As part of an ongoing series of interviews, Haas recently sat down with Matt Brophy, Chief Operating Officer and Head Brewmaster of Flying Dog Brewery in Fredrick, Maryland to talk about his passion for brewing great craft beer.
Is there an underlying principle or philosophy at the core of how you approach developing new beers at Flying Dog?
Matt Brophy: For me, it’s really about the creative process and the team that’s involved with that process. We have worked hard to establish a culture of creativity. We have over 100 people in the organization and they’re all involved in our Brewhouse Rarities program, which is a program that results in a unique eight-beer series that we release each year. Anyone in the organization can pitch a concept—last year we had at least 70 or 80 ideas. In fact, in May we’ll do our pitch session for 2017 beers. It’s a way of sharing what I think is the most fun part of craft brewing—the creativity and the pursuit of innovative concepts that would be almost impossible for any one person to come up with by themselves, even if they were a world traveller or a trained chef.
When you’re evaluating those 70-80 pitches, are there beers that jump out at you and feel like a Flying Dog Beer, versus ones that just doesn’t feel right?
Matt: For starters, the proposed beer has to be in some way commercially viable. In other words, if it uses some super-expensive process or ingredient it is immediately knocked out of consideration.
Over the years the evaluation process has evolved. When I first started home brewing, I was inspired to recreate the historical beers of the world. I set my sights on a true German pilsner or an English-style IPA and worked really hard to get that foundation down. Once I was able to replicate those world beer styles I began to feel confident and felt that I had the skills and platform to experiment further. So in the Brewhouse Rarities program, we’ll often brew a beer that’s a more traditional style. This year we’ll be doing a Berliner Witzen that is a challenging old, traditional style. We’ve done simpler ones in years past too—but those are generally the minority of the concepts.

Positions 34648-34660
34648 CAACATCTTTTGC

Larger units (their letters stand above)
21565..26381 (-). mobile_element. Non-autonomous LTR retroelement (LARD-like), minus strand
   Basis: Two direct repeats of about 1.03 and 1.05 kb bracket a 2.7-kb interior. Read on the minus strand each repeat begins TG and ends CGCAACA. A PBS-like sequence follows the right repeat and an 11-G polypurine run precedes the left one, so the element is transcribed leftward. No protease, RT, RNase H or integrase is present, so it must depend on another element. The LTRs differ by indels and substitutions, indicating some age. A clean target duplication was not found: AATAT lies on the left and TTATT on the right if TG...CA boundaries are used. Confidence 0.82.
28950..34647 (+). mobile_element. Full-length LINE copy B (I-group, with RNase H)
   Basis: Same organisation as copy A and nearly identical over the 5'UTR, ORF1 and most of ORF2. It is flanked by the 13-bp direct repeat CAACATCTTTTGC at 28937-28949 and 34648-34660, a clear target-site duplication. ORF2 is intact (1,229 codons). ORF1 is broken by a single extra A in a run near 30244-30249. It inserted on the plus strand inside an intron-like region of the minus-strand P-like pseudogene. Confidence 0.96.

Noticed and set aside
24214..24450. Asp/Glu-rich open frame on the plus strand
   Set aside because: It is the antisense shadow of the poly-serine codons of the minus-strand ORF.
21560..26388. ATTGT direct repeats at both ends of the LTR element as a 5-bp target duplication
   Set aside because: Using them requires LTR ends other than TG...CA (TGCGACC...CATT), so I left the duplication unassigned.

Something that just sticks out like crazy is Fever Dreams, which is our mango habanero IPA. That was a Brewhouse Rarity and the feedback internally and from the market was so phenomenal that we decided to make it a year-round beer. So for a young brewer involved in that creative process — crafting that recipe (or for that matter coming up with any concept that becomes commercially available) —it’s their beer, they should be very proud.
Are there any beers that took off when you really didn’t expect they would?
Matt: One good example would be our number-one seller now, Raging Bitch, our Belgian-style IPA. That started with a few of us experimenting with yeast strains and hop varieties and we came up with something that we felt was just fantastic. We started introducing it to the market before it even had a name and the feedback was phenomenal. We were first to market with the Belgian-style IPA concept and several more have come on since then.
Dead Rise would be another example where we took a regional culinary flavor, Old Bay Spice, which is very popular in Maryland. After a lot of research and development in test batches, we were able to use it in a summer ale and have the character come through. The balance is fantastic, the flavor is great. But it’s not gimmicky—you get the flavors in there, so people who are familiar with Old Bay, they get it. But it’s not overpowering.
When it comes to the names your beers, some really push the bounds. Do you ever get push back on some of the names you put out there?
Matt: Surprisingly less than you’d think. Raging Bitch, of course, raised some eyebrows. We had the liquor control board in Michigan ban the beer and it turned into a big First Amendment battle that we won. You get it a little, here and there. But it’s not something we run into any more.
What are your perceptions about how tastes are changing among the American beer consumer?
Matt: I think IPA is certainly here to stay. As people like Haas continue to develop new and interesting hop varieties—whether it’s the brewers themselves or their customers, people can’t quite seem to get enough of it. I do think we’ll see more session IPAs. As more people convert over to craft beer and we start seeing that market share hit upwards of 20%, I think we’ll see people gravitate back towards moderately alcoholic beers, the 4.7s or 5.5s. What people like about mass-produced beers is they’re generally light in malt and dry and that makes them pretty easy drinking. I think that kind of base—not necessarily lager, it might be an ale—that base, supported with good hop flavor and aroma and not necessarily a ton of bitterness is a great direction for beer to move in.
One series of beer we are brewing this year features a certain heat and spice and pepper flavor. The first is an oaked chipotle ale; this has smoked malt plus chipotle flavor, so it’s got a little heat. The next one is going to be an ancho lime and I think it’s going to be a big hit. Then there’s our Carolina Reaper Peach IPA, the new world-record holder for the most Scoville units, and that will be kinda hot. We’ll finish the year with the Jalapeno Light.
I would never have expected these to be of mass appeal. But I do think we are seeing a shift in that more and more people are interested in — and their palettes are acclimating to — spicy and hotter foods. For the consumer that enjoys these flavors this will be a perfect line for them to try over the course of the year.